Nicholas McGegan Steps Outside His Usual 18th-Century Focus

United StatesUnited States Respighi, Handel, Locatelli, Rossini, Stravinsky: Peter Richard Conte (organ), Philadelphia Orchestra / Nicholas McGegan (conductor), Verizon Hall, Kimmel Center, Philadelphia, 5.5.2018. (BJ)

Nicholas McGegan (c) Steve Sherman

Respighi – Ancient Air and Dances for the Lute, Suite No.1
Handel – Organ Concerto in F major, Op.4 No.4
Locatelli – Concerto grosso in F major, Op.7 No.4
Rossini – Overture to La Cenerentola
Stravinsky – Suite from Pulcinella

On your way to hear (or, in American parlance, ‘to see’) a concert conducted by Nicholas McGegan, you can be sure of three things: that the experience will be artistically satisfying; that it will demonstrate a close familiarity with ‘Historically Informed’ performance practice; and that — unless the program consists exclusively of tragic or at least deeply serious works — it will be a lot of fun.

This particular concert lived up to all three such expectations (if perhaps, especially in the absence of one of the maestro’s convivial and often hilarious spoken introductions, the fun element was a shade less prominent than usual). It also ranged somewhat beyond McGegan’s habitual concentration on 18th-century repertoire. It would admittedly be stretching a point to regard the first and last works on the program, composed respectively in 1917 and in 1919-20, as 20th-century music: the Respighi is an affectionate reworking of pieces dating back to the 16th century, and the Stravinsky is a more radical transformation of music by Pergolesi, whose short life (a meager 26 years) was lived firmly within 18th-century bounds. But the Rossini overture took us forward to 1917, and so we were left with just the Handel and Locatelli concertos as authentic voices from the 18th century.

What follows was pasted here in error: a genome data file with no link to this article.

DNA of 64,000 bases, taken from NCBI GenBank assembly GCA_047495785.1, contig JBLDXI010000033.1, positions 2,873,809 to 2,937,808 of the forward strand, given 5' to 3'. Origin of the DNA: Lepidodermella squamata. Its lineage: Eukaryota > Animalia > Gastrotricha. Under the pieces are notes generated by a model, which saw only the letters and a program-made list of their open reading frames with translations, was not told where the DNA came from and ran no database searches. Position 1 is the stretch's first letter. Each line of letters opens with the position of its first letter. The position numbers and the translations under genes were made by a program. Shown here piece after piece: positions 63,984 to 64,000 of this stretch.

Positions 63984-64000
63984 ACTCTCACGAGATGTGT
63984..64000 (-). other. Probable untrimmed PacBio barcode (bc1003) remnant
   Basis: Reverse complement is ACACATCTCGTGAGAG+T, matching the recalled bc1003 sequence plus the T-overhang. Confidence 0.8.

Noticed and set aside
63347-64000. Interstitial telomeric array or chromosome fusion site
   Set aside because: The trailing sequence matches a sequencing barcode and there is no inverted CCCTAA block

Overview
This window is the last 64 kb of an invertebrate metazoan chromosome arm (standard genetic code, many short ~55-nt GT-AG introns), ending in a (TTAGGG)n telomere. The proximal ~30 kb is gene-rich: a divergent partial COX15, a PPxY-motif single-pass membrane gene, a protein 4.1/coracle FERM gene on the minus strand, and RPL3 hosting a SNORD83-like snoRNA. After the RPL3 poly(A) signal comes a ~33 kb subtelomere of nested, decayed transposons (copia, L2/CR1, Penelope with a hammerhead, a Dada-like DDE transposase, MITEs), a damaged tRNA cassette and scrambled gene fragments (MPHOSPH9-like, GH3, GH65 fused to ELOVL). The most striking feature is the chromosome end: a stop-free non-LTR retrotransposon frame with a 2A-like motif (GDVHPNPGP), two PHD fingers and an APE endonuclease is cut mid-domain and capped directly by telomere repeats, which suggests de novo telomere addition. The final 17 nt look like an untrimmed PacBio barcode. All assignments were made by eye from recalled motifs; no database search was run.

Those two works were accorded performances that combined crisp rhythm with warm string tone. Peter Richard Conte contributed a characteristically lively solo to the Handel. Here McGegan was emphatically and predictably in his element: asked in an interview some years ago to explain his passion for Handel, he responded, ‘He was so human — Bach is a bit too spiritual for me’ — a view of the matter with which, as an inveterate agnostic humanist, I confess I heartily concur, Bach being a great composer about God, and Handel being a great composer about men and women.

The Respighi suite exuded much of that far-too-often-underrated composer’s irresistible charm. The Stravinsky was quite sufficiently entertaining, with Nitzan Haroz let appropriately loose on the trombone’s rude interjections. That element in Pulcinella is certainly irreverent enough to raise a laugh from the audience. But it was the Rossini piece that—though it doesn’t rival the Gazza laddra overture’s sophisticated wit—came closest in my judgment to pure fun in the rousing performance that McGegan drew from the marvelous Philadelphia Orchestra.

Bernard Jacobson

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